I don’t know if the clinical side of the film was accurate or not but I know that Woodward’s performance works. She is able to move convincingly between both Eves and Jane and convince us that we are looking at three distinct personalities. We see Eve White, quiet, dutiful and polite. Then there’s Eve Black, grinning, sexy, flirtations and quite happy to bring the other Eve a little misery. Then there’s Jane, intelligent, strong, and sophisticated, minus Eve’s southern accent. Woodward plays all of these notes to perfection, it is one of the most far reaching performances I’ve ever seen because she has to move between these personalities and convince us that Eve’s head stores three different personalities.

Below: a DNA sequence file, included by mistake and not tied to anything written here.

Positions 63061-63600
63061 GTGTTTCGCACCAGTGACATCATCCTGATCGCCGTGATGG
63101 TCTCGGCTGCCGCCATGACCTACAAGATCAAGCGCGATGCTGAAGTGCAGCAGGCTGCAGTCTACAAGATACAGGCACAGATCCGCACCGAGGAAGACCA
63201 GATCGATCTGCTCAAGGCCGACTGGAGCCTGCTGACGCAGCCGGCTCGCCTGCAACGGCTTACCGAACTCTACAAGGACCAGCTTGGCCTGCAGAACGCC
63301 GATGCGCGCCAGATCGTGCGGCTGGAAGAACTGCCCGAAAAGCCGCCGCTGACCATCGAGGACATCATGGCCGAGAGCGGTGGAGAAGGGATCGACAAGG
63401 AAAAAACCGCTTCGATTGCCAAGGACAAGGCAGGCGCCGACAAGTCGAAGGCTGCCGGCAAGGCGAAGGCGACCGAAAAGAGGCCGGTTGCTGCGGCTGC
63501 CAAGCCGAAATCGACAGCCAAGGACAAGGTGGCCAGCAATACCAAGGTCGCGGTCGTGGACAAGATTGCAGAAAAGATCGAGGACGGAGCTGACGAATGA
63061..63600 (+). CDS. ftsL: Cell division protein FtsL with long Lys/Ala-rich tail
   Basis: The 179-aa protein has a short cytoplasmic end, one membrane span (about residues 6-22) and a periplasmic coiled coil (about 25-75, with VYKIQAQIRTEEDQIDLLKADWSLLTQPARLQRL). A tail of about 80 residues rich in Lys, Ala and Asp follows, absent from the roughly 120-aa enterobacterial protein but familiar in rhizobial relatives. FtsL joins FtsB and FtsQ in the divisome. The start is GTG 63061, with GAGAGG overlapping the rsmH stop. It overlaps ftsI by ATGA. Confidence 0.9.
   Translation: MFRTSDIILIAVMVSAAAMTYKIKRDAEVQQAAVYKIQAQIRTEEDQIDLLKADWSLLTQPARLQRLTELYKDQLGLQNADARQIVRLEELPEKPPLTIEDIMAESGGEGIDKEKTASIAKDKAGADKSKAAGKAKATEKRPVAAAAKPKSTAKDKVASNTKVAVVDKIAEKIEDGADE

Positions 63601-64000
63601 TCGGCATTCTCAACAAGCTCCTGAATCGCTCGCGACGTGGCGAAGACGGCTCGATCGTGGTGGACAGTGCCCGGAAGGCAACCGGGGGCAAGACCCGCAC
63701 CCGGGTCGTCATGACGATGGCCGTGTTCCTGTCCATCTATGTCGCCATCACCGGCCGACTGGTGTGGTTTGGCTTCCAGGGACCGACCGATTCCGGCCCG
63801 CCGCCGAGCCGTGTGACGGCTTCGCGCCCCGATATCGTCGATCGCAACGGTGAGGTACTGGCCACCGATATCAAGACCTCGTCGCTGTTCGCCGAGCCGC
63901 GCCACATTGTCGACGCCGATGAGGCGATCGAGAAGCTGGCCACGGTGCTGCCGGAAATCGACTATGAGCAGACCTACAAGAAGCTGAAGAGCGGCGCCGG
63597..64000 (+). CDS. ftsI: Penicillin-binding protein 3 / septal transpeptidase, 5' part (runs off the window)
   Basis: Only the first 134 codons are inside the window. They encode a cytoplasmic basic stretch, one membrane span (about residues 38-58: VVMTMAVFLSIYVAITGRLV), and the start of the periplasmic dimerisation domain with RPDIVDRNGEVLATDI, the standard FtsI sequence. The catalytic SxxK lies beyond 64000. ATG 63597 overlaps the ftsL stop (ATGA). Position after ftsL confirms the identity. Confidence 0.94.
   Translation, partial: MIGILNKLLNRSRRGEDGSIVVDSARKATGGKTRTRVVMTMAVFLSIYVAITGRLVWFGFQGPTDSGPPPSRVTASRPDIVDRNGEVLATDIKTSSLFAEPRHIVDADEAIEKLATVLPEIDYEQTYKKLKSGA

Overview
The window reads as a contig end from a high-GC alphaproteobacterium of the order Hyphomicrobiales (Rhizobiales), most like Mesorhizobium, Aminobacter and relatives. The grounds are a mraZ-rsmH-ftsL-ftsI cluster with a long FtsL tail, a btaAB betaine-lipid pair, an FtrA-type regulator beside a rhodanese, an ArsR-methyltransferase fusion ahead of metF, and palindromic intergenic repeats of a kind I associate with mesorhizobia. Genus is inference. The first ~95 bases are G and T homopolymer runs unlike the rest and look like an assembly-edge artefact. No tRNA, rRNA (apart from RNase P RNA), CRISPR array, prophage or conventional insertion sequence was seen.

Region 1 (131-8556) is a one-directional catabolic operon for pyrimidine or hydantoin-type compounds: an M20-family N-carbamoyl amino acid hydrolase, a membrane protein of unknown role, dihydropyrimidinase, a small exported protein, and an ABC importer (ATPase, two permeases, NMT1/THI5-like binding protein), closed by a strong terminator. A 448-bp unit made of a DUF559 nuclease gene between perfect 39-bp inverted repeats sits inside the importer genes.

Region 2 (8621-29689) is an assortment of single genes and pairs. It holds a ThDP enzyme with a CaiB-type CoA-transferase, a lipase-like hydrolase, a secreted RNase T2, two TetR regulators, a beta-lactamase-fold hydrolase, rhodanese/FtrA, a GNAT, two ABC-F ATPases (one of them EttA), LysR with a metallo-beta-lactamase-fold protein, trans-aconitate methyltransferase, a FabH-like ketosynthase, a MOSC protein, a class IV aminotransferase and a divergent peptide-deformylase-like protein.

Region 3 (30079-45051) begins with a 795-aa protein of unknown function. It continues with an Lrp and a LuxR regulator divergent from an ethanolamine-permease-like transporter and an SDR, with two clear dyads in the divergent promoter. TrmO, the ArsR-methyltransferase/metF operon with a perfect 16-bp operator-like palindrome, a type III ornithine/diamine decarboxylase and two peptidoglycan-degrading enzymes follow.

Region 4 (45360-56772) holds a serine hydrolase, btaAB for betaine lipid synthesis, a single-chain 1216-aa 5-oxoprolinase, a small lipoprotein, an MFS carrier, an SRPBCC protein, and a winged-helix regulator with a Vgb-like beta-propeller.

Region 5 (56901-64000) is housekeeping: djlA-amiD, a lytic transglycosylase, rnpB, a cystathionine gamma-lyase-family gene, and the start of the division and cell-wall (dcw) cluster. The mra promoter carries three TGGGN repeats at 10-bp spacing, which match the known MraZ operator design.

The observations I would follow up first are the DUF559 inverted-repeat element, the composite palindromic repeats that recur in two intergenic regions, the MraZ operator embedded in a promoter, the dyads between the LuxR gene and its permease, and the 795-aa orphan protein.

A great deal of Woodward’s performances lies in her face. White has a defeated look while Black possesses a silly grin, and then Jane’s face belies a great deal of intelligence. Woodward wasn’t happy with her performance but I think it is her best because she has so many notes to play and she plays them in a brilliantly modulated performance. She is able to successfully put up the walls between the three personalities. This is a very sad movie as we watch the three personalities deal with the reality of what is happening and Dr. Luthor try to arrive at which is the dominant. What happens at the end, ultimately, is far less interesting than the journey that we take.